Journal of Risk

This issue of The Journal of Risk covers topics that have been around for a long time, such as the valuation of risky cashflows and the estimation of errors in the computation of commonly used risk measures. It also addresses issues that became particularly prominent following the financial crisis of 2007–9, especially with regard to regulatory capital requirements.

The standard valuation of risky cashflows rests firmly on the expected values of payoffs – which can often be replicated via different portfolios – or of their utility values. In our first paper, “Valuing streams of risky cashflows with risk-value models”, Gregor Dorfleitner and Werner Gleißner present an alternative method that accounts for risk management considerations. Specifically, it relies on identifying a portfolio of a risky and a risk-free asset with a risk that matches that of the cashflow, where the risk can be assessed via any risk measure satisfying only a subset of the axioms for coherence. One advantage of this approach is that it no longer requires market completeness or the reliance of hard-to-obtain utility functions.

Errors in the estimation of the most prevalent risk measures – value-at-risk and expected shortfall – are generally difficult to assess. Using the standard approach of directly comparing an exact value, when known, of either of these risk measures and their estimates may be misleading. In “Estimation risk for value-at-risk and expected shortfall”, the second paper in this issue, Paul Kabaila and Rheanna Mainzer propose a regression-based model that sheds light on some important features regarding this estimation exercise. For example, an estimate may be found to be unbiased across a large number of possible scenarios but could very significantly differ from the exact value with a substantial probability.

The financial crisis of 2007–9 highlighted the contagious effect of overlapping counterparty credit risks in bilateral over-the-counter (OTC) contracts. As a consequence of the regulatory reforms that ensued, central clearing parties are now involved as buffers, requesting collateral assets. Among these, initial margin addresses the riskiness of other collateral assets posted in relation to the OTC contracts. In the issue’s third paper, “Initial margin with risky collateral”, Ming Shi, Xinxin Yu and Ke Zhang introduce a framework to determine such margins and to contrast the effect of the collateral of reference in this evaluation.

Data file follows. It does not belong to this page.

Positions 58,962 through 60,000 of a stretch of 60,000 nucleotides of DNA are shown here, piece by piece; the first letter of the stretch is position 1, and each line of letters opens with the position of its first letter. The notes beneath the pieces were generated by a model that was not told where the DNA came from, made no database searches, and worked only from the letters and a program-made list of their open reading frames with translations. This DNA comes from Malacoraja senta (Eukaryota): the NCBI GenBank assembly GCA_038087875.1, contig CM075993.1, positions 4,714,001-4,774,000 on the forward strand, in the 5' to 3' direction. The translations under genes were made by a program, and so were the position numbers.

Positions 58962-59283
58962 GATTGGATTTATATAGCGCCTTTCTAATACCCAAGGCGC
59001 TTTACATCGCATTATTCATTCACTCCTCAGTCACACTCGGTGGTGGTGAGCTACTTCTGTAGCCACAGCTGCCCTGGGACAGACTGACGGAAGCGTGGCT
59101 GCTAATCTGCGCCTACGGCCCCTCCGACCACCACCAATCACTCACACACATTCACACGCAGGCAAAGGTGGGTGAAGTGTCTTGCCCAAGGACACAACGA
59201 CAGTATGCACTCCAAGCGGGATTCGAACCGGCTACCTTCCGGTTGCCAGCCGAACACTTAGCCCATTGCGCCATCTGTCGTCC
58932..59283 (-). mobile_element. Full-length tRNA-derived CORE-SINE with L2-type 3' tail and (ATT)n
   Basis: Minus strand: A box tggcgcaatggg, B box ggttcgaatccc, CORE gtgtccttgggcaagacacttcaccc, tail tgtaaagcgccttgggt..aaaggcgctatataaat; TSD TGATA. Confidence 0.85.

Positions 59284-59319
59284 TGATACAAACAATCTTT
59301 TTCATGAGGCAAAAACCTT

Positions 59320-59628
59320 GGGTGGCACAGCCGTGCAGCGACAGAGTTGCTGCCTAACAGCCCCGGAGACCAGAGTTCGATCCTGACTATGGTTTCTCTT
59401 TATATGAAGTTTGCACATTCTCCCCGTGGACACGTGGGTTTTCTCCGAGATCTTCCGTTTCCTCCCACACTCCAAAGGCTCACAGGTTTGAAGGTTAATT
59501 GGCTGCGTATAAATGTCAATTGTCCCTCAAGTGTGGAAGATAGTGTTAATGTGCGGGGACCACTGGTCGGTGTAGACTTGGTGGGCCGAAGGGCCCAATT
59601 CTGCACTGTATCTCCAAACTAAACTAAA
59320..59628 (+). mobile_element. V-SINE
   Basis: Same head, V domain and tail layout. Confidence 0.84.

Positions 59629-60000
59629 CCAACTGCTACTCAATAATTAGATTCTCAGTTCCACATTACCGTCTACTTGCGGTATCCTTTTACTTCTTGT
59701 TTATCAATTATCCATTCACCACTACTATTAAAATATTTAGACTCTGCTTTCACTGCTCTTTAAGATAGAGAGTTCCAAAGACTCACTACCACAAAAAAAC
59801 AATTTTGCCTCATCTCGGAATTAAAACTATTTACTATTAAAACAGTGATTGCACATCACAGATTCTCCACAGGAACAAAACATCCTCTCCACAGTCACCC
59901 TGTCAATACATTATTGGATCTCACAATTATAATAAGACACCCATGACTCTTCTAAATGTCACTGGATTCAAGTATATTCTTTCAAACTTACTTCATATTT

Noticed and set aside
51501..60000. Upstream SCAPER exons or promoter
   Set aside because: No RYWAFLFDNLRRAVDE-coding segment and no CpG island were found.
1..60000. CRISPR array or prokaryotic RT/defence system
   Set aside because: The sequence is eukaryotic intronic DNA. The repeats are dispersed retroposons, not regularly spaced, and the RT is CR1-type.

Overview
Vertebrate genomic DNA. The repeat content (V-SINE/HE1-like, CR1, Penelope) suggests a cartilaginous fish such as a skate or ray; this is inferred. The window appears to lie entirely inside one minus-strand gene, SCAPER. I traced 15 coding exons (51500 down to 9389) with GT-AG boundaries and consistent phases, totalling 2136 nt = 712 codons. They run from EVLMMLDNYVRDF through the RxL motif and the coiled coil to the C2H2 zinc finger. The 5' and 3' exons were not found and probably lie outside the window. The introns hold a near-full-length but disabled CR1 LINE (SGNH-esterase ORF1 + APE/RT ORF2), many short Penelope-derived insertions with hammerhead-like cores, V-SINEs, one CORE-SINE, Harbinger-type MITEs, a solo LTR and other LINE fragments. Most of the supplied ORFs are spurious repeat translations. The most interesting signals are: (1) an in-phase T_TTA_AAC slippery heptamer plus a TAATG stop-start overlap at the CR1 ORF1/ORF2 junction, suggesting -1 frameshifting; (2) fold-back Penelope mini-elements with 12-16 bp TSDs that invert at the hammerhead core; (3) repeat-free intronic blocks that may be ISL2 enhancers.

The financial crisis also led to more stringent capital requirements for solvency. In “Optimal equity protection of Solvency II regulated portfolios”, the fourth paper of this issue, Benoit Vaucher appeals to the risk-mitigation aspect of put contracts to help reduce these capital requirements. In particular, he shows how one can optimally select strike values in order to get the best reduction in capital charges, that is, the opportunity costs that result from holding capital for regulatory reasons. He also highlights instances where the best put option choice reduces capital requirements without affecting the budget allocated to risk reduction.

The previous two papers focus on strategies in anticipation of potential losses within the context of risk management, without paying particular attention to their causes. Following the 2007–9 financial crisis, a concerted effort to stress test risk models began to emerge, supported by both firms and regulators. In particular, the so-called reverse stress test involves the identification of specific events that result in particular outcomes with critical damage. In the fifth and final paper of this issue, “The quickest way to lose the money you cannot afford to lose: reverse stress testing with maximum entropy”, Riccardo Rebonato presents a general method, assuming a linear relation between risk factors and portfolio loss, that is capable of identifying the most likely combination of factor values leading to specific portfolio losses. This method relies on principal component analysis and is particularly appealing in high-dimensional settings involving a variety of micro- and macrolevel factors.

Farid AitSahlia
Warrington College of Business,
University of Florida

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